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There's a 2013 Carnegie Mellon study that suggests only 22% of all households can charge at home - they have dedicated off street parking within reach of an existing outlet.

A more recent study, looking only at new car buyers, suggests as much as 4 out of 5 households can charge at home. Why the difference? New car buyers are more affluent, and are much more likely to have dedicated off street parking within reach of existing power.

So for the current state of the EV market (mostly new vehicles), charging at home is a reasonable option. As policy-makers look ahead to expanding the EV market to lower income households, supporting charging infrastructure at home will become more critical.
 

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I have a 3 car garage, and yes there's actually 3 cars in it. Actually, two cars and a short bed pickup. Although I must state the it seems the majority of my neighbors, even having 2-3 car garages, must prefer parking in their driveways or the street, as one can see any time they drive by and the doors are open the garages are stuffed with "junk". Couldn't get a bicycle in most of them. :D
 

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Yes, when I got my village 60-day permit to park on the street the cop had me open the garage to prove there really was space to park inside.
 

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I drive by new apartment/townhouse/condo projects going up and the majority still seem to have simple surface parking in lots, even in more affluent areas. Some have sheltered parking, and a few have individual garages. These home are probably going to be used for at least the next 50 years, how the heck are the occupants going to adapt to an EV only world? Retrofitting individual EVSE spots is pretty much a non-starter, as even those with individual electric service to their homes almost never have adjacent parking. Of course, maybe some sort of smart EVSE that can tie its usage back to the billing of the home would help, but realistically how many is that going to solve?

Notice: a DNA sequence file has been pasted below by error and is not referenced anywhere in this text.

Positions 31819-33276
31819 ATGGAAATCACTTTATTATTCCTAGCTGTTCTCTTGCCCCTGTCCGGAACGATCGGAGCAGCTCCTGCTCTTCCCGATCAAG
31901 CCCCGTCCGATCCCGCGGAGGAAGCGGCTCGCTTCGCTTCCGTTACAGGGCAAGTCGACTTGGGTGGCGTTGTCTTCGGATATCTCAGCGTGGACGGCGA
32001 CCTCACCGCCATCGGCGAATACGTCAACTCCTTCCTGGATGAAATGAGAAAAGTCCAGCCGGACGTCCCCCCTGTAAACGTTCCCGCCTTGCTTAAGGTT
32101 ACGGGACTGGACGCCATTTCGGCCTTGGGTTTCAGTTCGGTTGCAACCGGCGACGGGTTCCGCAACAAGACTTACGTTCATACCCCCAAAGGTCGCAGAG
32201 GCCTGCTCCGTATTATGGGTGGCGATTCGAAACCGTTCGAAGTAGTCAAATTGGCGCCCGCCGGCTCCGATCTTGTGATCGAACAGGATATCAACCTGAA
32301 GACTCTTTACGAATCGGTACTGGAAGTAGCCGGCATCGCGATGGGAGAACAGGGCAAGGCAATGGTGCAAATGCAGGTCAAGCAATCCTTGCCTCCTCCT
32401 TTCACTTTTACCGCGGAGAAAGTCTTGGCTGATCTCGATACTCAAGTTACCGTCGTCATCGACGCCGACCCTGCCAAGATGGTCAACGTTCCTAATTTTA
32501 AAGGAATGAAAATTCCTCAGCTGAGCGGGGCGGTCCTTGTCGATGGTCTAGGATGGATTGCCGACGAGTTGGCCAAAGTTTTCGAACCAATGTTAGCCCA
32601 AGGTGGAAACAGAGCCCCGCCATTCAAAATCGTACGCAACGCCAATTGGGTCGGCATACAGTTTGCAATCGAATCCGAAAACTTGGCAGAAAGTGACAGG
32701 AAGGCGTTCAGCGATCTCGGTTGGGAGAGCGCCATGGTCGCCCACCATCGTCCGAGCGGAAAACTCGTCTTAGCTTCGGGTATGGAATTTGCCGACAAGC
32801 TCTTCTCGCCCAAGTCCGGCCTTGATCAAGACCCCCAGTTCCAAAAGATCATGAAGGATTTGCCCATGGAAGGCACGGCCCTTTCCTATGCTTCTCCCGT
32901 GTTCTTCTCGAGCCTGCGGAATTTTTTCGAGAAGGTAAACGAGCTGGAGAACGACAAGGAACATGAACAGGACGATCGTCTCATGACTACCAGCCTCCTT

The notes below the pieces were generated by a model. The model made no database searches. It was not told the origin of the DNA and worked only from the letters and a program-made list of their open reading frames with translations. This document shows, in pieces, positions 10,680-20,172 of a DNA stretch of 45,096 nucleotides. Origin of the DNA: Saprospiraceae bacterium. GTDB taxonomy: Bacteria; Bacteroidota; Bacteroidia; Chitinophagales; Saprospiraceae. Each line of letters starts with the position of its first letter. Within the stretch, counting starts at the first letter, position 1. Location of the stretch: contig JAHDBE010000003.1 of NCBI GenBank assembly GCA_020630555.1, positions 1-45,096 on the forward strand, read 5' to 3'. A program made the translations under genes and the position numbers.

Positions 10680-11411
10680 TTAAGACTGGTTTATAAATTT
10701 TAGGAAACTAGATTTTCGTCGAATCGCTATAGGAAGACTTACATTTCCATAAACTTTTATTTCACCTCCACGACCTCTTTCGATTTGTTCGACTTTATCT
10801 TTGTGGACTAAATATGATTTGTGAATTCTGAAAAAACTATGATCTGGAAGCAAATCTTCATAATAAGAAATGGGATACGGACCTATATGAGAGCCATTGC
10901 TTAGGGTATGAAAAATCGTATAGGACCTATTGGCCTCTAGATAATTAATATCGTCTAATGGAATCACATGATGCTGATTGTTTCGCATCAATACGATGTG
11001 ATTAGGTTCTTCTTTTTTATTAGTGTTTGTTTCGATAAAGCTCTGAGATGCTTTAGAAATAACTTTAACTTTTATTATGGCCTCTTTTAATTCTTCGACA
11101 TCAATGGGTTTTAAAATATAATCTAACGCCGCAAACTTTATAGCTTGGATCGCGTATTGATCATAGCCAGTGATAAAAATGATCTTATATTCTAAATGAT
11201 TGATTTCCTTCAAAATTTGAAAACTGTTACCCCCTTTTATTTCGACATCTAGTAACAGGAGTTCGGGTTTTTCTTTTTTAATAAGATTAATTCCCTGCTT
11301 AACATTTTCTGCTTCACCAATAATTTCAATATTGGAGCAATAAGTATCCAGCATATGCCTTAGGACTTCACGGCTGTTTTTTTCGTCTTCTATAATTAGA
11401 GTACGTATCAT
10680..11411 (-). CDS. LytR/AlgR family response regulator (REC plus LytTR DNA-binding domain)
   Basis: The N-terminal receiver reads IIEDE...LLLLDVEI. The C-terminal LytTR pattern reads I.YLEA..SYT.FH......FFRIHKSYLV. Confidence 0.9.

I live on the low income side of town, and I am seeing some EVs turning up even here. Usually it is an early LEAF plugged into an outside outlet with its Level 1 charger. There are those who can see the advantages, but unless building codes force a change, I can't see how many folks will ever be able to charge at home. Maybe some sort of tax credit for multi family homes to install individual EVSE?
 

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I'm generally against mandates for certain infrastructure, but it seems reasonable to at least require conduit and a possibility for a certain percentage of spaces to accommodate EVs in multi-unit housing. Certainly I would be building this if I were investing in housing, as I would want the competitive advantage in the future and potential bonus opportunity for income.

Makes sense that the typical new car buyer has a place to charge their vehicle, as the average age of a new car buyer is something like 52. Interesting that although EVs may fit the needs of new car buyers, they may not suit the needs of the used market for quite some time. That would eventually lead to an oversupply of used EVs and low prices. Perhaps the low-priced EVs themselves would produce the impetus to build charging infrastructure. Renters would seek the locations that offer charging solutions and drive the demand for them to be developed.
 

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I'm generally against mandates for certain infrastructure, but it seems reasonable to at least require conduit and a possibility for a certain percentage of spaces to accommodate EVs in multi-unit housing. Certainly I would be building this if I were investing in housing, as I would want the competitive advantage in the future and potential bonus opportunity for income.
I don’t think mandates are quite necessary yet. At least here in Michigan, there are tons of rebates available from the utility companies and EGLE, in addition to the federal EVSE credit.

At this point, I don’t understand why more businesses and rental properties aren’t installing them, plus for reasons you mentioned.
 

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2013 was ages ago. The wording is also kind of difficult to decide. An existing outlet. To me that means one can charge at a rate that they use. I can't quite make it on L1 so I need L2.
As for most people I assume they could make it on L1 if we believe the car company's sales pitches.